It can seem daunting to take a text-heavy slide or list of bullets and turn it into something visual, especially if you don’t think you’re super creative. However, the first step is simply reducing the amount of text on your slides – and you don’t have to be an artist to do that!
Take it from those who live and breathe presentations, these unhealthy presentation creation habits aren’t doing your decks any good!
Pasting text and graphs as images
On behalf of anyone who might need to use your content in the future, we beg you not to make a habit of pasting text or graphs as images! Why? Let me tell you:
- It makes the content impossible to edit. If a graph needs to be updated with a few new figures, you have to start from scratch.
- If the images get compressed at any point, they can end up looking blurry (and ugly) and be difficult to read.
- You can’t update the colours to match a new design style.
- And finally, the content can’t be animated properly, meaning it’s harder to present and less engaging for your audience. Check out this blog post on animating graphs in PowerPoint to see what we mean!
A note on charts specifically: When you paste a chart from Excel you have the option to Link or Embed. Link means that the data stays in your Excel file and only people with that Excel file will be able to access the underlying data. Embed means your entire Excel workbook is pasted into your PowerPoint, so anyone can access all the data. The latter option is good for wider editability, but there are security risks, so choose wisely.
Using too large text
There’s a delicate balance to strike when selecting font size for a presentation. We’d recommend not using anything below size 14 as it will be too small for your audience to read. And if your text needs to be size 10 or 9 to fit on your slide – you’ve got too much content on the slide!
However, some people go too far the other way and have ginormous text that completely dominates their slides. You want to make sure that your text enhances and supports the visuals you’re using, rather than completely overpowering them. To pick the right font size for your screen and room set up – head to this super helpful guide from Dave Paradi.
Using very large fonts also makes it more difficult to create levels of hierarchy in your text-based content. Bigger objects demand more attention, so your audience will interpret bigger text as being more important. If all the text is huge, the audience will spend so long trying to determine the relationships and order between the information that they won’t take much of it in.
Deleting and/or moving placeholders
If your template is set up properly, it will be constructed around guides (not sure what they are? Read more here!), and all the placeholders set in a specific place to look balanced and professional.
When you start to move these elements around, particularly if you’re not paying attention to the guides, your slide elements can easily look awkward and haphazard.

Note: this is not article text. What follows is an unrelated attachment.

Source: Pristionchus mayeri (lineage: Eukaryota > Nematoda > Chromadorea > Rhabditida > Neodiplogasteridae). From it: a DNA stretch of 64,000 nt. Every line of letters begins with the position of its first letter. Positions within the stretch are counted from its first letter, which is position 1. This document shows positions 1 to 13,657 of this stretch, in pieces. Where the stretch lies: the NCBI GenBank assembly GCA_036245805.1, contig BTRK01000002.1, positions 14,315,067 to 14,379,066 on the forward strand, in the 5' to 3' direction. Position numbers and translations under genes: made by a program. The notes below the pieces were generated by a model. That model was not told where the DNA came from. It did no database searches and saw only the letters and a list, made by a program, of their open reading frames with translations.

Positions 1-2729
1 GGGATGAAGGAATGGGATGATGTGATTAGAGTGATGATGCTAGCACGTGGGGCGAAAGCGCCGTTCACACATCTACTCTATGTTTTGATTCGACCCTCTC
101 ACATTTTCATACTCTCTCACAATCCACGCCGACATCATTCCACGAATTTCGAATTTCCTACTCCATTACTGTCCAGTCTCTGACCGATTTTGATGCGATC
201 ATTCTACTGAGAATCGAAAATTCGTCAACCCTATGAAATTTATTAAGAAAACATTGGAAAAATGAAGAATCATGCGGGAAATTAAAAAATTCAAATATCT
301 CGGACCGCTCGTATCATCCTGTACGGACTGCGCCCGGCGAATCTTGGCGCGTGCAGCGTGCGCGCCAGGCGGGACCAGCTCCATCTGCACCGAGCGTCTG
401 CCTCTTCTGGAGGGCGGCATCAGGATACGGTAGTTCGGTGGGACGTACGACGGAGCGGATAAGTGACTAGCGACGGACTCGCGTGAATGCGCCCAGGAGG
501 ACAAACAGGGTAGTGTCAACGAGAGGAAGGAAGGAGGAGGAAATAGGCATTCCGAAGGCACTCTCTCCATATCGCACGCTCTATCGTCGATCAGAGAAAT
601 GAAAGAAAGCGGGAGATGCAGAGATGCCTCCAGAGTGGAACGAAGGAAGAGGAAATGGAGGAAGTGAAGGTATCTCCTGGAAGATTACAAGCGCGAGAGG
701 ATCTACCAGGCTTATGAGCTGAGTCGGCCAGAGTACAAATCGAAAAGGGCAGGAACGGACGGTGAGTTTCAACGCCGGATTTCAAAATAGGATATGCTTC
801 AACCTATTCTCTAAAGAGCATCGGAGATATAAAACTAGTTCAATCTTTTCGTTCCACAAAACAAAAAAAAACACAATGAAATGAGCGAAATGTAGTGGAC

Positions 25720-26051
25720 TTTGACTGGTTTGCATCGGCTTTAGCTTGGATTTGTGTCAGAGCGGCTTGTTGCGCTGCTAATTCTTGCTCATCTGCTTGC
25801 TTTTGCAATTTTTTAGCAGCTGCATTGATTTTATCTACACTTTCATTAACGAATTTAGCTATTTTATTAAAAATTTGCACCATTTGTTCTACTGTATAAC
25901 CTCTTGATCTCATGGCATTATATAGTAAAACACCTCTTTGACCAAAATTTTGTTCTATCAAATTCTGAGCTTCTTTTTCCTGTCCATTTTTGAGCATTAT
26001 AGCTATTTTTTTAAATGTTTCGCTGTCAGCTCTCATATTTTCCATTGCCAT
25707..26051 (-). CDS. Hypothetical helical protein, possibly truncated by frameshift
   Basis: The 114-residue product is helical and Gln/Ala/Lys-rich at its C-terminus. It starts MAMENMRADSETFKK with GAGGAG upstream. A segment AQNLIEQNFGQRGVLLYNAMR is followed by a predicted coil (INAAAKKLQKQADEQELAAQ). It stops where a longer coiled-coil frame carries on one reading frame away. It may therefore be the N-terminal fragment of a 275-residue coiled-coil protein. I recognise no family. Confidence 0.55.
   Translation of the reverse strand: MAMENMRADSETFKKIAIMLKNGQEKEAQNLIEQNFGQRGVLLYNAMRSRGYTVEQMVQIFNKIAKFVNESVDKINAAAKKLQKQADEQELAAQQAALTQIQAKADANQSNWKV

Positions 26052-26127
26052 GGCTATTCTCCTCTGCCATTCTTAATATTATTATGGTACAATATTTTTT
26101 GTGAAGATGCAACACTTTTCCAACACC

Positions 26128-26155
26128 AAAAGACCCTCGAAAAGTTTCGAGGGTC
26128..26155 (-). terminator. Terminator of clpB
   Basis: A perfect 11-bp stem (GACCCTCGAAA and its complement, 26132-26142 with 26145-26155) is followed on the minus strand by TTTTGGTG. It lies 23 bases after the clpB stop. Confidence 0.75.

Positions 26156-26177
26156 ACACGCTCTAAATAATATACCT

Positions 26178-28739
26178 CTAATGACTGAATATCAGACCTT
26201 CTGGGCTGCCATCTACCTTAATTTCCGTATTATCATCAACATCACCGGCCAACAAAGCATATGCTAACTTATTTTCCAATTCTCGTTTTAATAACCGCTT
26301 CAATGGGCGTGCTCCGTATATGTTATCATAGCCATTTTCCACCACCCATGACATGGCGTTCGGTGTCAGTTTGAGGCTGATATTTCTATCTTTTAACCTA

If the changes are made well and consistently within one deck for a one-off presentation, it’s probably not a big deal. However, if you copy and paste slides from a deck with edited placeholders into one using the original template, they will stick out like a sore thumb! This can distract your audience and make you look unprofessional.
Things like titles, page numbers, logos and footers are best left where they are.
Contrary to popular opinion, animations (done well) actually make a presentation easier to present.
We know old habits die hard but if your deck has been lovingly created by presentation experts like BrightCarbon, the animations are there for a reason! Animations often either help stagger the information on a slide, so you can control what part of the story your audience sees when, or help tell the story showing movement, change, processes, or progress.
Take a few minutes to click through the deck and practice the content alongside the animations, rather than panicking and removing them completely!
Just a note – this does not apply if the animations you’re removing are cheesy or dated (PowerPoint’s boomerang animation and origami transition – we’re looking at you!). Replace these with a simple fade.
Presenting in normal view/edit mode
If there’s just one thing you take away from this post, let it be this: only present in show mode! There’s nothing that ruins a good slide quicker than being seen in edit mode. It looks messy, the slides are far too small, and the audience is distracted by everything else going on on the screen. The branding that leaves an impression is that of the presentation creation platform rather than your slides. We’ve got a handy blog post all about how to present well using Presenter view in PowerPoint and the present mode toolbar in Google Slides. We’ve also got lots of presentation skills tips and tips on presenting virtually. There’s no excuse!
If you’re presenting in the normal view because you need to jump around your deck, consider adding an interactive menu so you can hop between slides without exiting show mode. We’ve got tutorials for this for Google Slides and PowerPoint if you want to have a go or BrightCarbon can create an interactive presentation for you if it’s a bit beyond your current skills. No judgement!
If you’ve been looking for one, this is your sign to kick those bad presentation creation habits for good! And, if you need help making new habits second nature, join our free masterclasses for demos, tips, advice and Q&As from our experts.Leave a comment
Olivia Kippax Jones
Managing consultant; View Olivia Kippax Jones's profile
Content marketing lead
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A big and sincere thanks for all of your superb help and effort in preparing such fantastic material and for all your excellent coaching tips. Look forward to working with you again soon.Greg Tufnall Siemens